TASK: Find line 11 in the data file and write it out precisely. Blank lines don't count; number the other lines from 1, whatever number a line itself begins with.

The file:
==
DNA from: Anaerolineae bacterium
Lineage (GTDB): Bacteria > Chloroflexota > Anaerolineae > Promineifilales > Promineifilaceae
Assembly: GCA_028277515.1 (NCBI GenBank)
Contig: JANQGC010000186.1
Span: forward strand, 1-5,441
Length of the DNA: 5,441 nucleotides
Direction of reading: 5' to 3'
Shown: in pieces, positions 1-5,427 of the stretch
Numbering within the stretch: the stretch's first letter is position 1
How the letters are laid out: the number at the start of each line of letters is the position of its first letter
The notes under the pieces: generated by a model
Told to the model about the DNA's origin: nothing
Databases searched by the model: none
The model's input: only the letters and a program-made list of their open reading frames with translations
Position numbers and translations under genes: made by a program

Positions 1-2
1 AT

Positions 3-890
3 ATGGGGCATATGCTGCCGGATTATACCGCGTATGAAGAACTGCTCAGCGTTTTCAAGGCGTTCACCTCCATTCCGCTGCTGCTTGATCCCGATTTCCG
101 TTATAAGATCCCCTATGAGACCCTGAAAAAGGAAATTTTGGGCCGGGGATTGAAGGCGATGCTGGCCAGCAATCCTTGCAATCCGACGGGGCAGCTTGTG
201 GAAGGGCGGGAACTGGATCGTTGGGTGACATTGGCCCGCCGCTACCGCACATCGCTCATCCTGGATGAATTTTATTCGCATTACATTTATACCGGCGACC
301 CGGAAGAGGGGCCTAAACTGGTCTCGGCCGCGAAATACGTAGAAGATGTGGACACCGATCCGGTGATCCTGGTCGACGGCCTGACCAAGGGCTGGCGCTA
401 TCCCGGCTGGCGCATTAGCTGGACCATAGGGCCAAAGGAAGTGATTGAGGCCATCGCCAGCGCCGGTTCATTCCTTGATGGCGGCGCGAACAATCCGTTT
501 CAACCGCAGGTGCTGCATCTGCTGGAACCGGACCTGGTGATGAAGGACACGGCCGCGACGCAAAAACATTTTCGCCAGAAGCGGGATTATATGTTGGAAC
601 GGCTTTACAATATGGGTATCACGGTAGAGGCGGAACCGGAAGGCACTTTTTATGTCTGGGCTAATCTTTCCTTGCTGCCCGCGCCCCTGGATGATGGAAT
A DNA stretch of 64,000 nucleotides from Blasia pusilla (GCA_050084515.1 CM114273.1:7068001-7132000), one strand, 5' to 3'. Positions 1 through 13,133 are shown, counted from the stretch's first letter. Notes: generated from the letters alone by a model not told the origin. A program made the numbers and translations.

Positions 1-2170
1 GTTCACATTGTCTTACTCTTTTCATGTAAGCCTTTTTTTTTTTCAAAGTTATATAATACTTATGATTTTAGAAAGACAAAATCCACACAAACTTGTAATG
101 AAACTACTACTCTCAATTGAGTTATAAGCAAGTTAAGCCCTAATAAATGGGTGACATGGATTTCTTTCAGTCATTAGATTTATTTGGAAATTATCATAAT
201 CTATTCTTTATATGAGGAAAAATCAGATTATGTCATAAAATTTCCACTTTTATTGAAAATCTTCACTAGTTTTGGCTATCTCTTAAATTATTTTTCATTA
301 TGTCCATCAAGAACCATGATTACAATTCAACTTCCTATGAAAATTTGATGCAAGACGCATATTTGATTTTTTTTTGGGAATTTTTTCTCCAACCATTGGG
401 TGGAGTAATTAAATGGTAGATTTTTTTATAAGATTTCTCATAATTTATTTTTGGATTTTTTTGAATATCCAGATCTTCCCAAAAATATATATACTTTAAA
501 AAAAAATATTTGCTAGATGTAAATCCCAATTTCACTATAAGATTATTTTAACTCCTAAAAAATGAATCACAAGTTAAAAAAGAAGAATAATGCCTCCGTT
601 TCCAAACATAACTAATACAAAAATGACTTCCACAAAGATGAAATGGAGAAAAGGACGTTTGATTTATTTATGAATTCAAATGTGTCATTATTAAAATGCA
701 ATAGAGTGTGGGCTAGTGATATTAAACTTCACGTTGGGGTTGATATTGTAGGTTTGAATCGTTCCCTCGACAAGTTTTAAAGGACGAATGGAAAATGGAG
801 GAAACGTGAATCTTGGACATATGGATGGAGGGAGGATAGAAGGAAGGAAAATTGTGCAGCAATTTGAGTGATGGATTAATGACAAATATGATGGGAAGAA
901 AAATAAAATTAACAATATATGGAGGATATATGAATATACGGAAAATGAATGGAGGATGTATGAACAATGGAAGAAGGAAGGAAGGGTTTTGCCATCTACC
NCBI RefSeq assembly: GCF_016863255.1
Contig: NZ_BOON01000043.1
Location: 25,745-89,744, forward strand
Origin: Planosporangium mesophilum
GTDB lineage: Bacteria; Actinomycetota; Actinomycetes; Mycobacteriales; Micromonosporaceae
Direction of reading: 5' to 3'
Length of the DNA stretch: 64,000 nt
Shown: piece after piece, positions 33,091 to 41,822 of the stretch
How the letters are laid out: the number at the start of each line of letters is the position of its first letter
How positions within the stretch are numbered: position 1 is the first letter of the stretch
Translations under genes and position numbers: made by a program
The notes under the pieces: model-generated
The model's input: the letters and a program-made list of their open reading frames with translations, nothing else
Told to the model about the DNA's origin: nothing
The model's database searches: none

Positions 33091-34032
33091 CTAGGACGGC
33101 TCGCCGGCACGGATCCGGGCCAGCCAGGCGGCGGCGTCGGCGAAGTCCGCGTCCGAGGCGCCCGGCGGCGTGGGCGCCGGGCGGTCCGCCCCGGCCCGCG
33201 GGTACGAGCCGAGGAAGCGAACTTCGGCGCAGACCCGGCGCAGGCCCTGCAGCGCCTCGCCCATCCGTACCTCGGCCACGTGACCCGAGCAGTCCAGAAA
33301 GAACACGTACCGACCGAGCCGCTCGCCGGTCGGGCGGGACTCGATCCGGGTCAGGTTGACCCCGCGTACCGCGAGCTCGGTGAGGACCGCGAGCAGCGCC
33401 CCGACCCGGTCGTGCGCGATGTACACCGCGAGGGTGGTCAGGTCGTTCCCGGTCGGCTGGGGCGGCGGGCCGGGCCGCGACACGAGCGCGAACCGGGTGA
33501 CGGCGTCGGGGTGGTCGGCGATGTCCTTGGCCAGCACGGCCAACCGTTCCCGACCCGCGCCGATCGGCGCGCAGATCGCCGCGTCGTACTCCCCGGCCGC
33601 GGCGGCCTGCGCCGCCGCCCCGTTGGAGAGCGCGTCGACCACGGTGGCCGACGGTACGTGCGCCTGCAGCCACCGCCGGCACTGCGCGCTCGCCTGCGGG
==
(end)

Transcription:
The notes under the pieces: generated by a model